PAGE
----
Friday, August 14, 2015

Shots in the dark

I set my alarm for 3 o'clock Thursday morning. 
There was a meteor shower in progress and I was determined to get some pictures of it. 
The 7MSN may not have garbage pickup or pizza delivery service, 
but by golly we've got dark skies. What better place to view and photograph meteors, right?
I studied up on the recommended meteor-shooting settings for my camera
and walked outside with confidence that I would capture a pile of blog-worthy images.


Turns out taking pictures of the night sky is basically shooting blind.
I knew I was supposed to focus my lens on "infinity" 
but these stars must have been further away than that. 

After much trial and error and lens-swapping, I finally got the focus right.
I had the camera set on a tripod and was making 30-second exposures.
Meteors were raining down from all parts of the sky, but do you think
a few would have the courtesy to streak through my field of view? Nope.

Every time I pointed the camera to a different place, the meteors would shoot across
the sky where I had just been. I'm quite sure they were messing with me.

Lessons learned from trying to photograph meteors:
1). It's hard. 2). I need to spend more time outside in the middle of the night
because the stars out here are jaw-dropping awesome.
3). Memories can be just as good as pictures but they're not as much fun to blog about.


  1. But I love these pictures!

  2. Looks like you got the hang of it. Beautiful sky!

  3. So glad you got some pictures. I miss it. Thanks, they are amazing.

  4. Sweet! I have never been able to get my dopey camera to let me take a night time picture! It always autocorrects to a light quality somewhat near daylight. It is creepy. Yours are gorgeous!

    We spent some time last week in a very dark place and our kids were mesmerized by the joyous wealth of stars. Just look up!

  5. love all your pixes, even the first one. Maybe you have been photographing the particules coming from the explosions in China! just joking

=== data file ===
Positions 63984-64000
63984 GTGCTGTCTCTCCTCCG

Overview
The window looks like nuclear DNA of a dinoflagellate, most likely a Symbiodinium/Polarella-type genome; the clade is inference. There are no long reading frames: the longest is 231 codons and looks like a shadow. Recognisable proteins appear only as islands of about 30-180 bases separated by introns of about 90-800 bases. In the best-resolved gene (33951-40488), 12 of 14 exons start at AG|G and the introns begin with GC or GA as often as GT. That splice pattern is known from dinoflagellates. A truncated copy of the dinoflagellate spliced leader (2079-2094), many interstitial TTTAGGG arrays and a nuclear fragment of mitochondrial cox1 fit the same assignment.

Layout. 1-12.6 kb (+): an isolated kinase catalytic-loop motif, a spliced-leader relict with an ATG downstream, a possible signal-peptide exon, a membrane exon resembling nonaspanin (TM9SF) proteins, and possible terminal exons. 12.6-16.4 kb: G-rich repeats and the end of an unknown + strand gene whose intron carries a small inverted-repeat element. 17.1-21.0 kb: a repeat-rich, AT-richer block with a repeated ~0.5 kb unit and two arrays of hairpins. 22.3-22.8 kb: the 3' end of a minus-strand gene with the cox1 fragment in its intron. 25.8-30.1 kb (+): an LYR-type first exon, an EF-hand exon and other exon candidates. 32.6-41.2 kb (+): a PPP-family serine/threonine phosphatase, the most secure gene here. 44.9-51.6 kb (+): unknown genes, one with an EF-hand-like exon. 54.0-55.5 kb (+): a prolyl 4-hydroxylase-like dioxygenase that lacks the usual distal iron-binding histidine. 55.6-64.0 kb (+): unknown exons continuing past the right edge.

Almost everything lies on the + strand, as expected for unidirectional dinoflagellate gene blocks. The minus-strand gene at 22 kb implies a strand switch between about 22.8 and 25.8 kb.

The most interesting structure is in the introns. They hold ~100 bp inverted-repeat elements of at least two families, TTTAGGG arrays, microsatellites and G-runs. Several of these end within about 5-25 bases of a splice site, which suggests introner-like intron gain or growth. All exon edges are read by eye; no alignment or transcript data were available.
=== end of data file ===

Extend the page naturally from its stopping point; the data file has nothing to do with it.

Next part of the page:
6. Gorgeous skies.

  7. Great shots. I have yet to capture a meteor, but I did get a comet once. Love shooting at night.

    Emily in NC

  8. Your lessons are hard won from experience. A night sky can be so beautiful without distracting lights. Without meteors your photos are still worth seeing!

  9. Good for you. I'll bet you will have a real plan for next August. Did Johnny come keep you company?

    1. After repeatedly sneaking up and scaring the hell out of me, then playing the weave-through-the-legs--of-the-tripod game, JCC was locked in the feed room for the duration of the photo shoot.

    2. An American in Tokyo8/20/15, 7:18 PM


  10. The local weather forcasters were encouraging people to get out and watch the show. Living in NC, most of the time we have high humidity and partly cloudy or more skies at this time of year. A good cold front pushed thru and we had a clear view! So I was up and outside (in the suburbs) at 4am. We were told to focus on the North East skies and look for a particular constellation (shaped like a stretched out "M" , can't recall the name).

    I saw one as soon as I walked out the door a little before 4. Then I waited (shading eyes from the streetlight.).
    It seemed that if I stared at the sky, nothing of note happened. If I walked around and then glanced up ... SWOOSH! there went ONE!
    And boy, they were FAST! Blink and you missed it.

    The prediction was for up to 100 viewable meteors per hour (closer to 4am to sunrise). I didn't catch but about 6 to 10 in the 30 minutes I was outside. Timing and all the ambient lighting doesn't help.

    Being in the desert enviroment at altitude, you should have a much better chance of catching some great viewing .... planets and constellations. I remember being at a remote Fiji island resort(years ago). I was awake all night and spent most of the hours before sunrise just watching the Milky Way and listing to the waves. It was so beautiful! I don't get those opportunities where I live (light pollution and weather).

    Keep playing with the camera and settings. Those were some great shots!

    M in NC

  11. Beautiful skies anyway you look at them!